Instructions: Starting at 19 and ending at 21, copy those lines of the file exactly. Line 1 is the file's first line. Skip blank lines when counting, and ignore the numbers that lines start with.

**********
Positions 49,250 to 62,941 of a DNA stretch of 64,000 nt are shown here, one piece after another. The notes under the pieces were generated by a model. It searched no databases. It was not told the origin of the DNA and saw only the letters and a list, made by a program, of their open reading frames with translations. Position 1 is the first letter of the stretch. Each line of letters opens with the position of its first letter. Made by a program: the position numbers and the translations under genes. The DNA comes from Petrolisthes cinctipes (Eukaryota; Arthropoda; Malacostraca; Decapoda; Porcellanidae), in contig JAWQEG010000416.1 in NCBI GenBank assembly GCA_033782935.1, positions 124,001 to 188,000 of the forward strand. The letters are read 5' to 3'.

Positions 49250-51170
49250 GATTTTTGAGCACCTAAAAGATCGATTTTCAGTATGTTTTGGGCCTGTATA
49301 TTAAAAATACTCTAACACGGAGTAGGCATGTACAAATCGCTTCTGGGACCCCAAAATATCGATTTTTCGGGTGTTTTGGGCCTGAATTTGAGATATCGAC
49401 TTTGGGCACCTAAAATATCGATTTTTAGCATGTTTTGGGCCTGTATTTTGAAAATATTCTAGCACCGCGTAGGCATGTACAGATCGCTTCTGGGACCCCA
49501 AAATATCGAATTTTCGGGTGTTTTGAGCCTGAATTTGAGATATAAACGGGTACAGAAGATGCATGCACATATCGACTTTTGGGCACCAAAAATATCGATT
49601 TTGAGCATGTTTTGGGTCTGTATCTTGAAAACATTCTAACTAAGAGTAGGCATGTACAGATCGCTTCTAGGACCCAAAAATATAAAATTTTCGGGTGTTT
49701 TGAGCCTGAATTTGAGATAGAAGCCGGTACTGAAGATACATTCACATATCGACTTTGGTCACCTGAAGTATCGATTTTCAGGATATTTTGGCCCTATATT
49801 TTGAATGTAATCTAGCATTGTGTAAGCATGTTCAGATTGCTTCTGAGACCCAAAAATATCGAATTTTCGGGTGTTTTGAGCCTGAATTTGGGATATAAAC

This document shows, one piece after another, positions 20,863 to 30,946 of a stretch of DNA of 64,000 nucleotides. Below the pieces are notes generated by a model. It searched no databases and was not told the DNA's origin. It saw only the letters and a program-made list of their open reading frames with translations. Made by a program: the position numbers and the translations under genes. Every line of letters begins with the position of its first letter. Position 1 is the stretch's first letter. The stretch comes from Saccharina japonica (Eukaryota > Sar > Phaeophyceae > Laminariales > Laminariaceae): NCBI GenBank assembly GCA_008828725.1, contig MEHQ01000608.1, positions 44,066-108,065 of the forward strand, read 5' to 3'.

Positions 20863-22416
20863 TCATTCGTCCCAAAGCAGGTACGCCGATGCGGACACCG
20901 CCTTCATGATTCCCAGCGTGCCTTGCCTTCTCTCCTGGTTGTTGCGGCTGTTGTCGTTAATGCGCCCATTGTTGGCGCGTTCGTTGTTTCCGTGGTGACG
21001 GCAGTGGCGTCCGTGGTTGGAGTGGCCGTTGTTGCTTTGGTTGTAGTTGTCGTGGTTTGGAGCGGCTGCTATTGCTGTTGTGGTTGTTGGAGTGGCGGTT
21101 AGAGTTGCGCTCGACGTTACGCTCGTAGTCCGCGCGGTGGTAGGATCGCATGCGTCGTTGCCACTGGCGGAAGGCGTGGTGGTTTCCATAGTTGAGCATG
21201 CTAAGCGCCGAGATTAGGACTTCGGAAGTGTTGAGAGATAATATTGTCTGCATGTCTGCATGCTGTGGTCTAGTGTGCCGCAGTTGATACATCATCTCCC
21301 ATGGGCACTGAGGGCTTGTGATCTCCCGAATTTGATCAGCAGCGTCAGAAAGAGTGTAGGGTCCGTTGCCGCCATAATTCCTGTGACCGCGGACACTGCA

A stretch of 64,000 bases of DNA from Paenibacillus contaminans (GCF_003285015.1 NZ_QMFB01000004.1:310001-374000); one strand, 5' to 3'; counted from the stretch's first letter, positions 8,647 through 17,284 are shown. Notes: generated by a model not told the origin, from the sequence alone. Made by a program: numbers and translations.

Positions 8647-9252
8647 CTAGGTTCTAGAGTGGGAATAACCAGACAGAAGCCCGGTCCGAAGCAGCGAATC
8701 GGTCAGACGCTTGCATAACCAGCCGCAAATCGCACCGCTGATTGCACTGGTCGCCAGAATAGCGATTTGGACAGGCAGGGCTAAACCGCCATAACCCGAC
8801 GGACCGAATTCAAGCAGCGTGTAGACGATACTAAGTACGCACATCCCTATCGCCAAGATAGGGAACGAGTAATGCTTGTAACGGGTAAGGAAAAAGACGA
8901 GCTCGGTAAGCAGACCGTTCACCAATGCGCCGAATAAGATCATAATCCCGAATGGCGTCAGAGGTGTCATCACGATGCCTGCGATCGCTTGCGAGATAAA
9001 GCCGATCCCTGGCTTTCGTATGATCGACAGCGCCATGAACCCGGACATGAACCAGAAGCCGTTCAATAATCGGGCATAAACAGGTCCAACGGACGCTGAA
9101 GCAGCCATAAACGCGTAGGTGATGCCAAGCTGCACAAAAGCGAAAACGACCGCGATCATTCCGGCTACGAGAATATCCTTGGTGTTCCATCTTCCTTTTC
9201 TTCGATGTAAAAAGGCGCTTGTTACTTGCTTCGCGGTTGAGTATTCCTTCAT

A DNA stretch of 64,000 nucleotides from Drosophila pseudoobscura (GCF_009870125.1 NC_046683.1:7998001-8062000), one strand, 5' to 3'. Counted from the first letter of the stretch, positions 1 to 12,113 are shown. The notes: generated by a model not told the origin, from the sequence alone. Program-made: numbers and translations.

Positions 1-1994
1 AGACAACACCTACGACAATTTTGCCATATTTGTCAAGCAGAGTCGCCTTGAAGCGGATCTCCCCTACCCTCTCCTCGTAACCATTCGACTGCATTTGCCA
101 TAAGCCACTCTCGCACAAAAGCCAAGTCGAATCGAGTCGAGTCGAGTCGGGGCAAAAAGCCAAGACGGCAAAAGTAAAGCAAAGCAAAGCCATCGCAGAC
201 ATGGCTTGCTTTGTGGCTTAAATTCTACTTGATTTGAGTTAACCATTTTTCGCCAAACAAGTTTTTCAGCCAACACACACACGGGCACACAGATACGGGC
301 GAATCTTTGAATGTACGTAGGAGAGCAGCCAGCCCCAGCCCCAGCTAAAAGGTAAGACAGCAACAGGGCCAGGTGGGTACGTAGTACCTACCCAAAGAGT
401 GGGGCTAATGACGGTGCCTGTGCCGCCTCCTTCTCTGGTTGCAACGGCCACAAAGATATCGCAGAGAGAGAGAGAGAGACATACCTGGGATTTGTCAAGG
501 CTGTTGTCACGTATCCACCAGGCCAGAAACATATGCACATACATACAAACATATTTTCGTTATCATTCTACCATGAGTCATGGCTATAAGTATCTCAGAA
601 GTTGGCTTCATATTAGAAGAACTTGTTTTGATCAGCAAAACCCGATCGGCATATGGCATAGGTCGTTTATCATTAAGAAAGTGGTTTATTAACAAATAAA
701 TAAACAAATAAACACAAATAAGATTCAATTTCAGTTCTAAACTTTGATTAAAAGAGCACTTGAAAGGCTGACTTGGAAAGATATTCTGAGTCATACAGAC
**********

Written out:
Positions 8647-9252
8647 CTAGGTTCTAGAGTGGGAATAACCAGACAGAAGCCCGGTCCGAAGCAGCGAATC
8701 GGTCAGACGCTTGCATAACCAGCCGCAAATCGCACCGCTGATTGCACTGGTCGCCAGAATAGCGATTTGGACAGGCAGGGCTAAACCGCCATAACCCGAC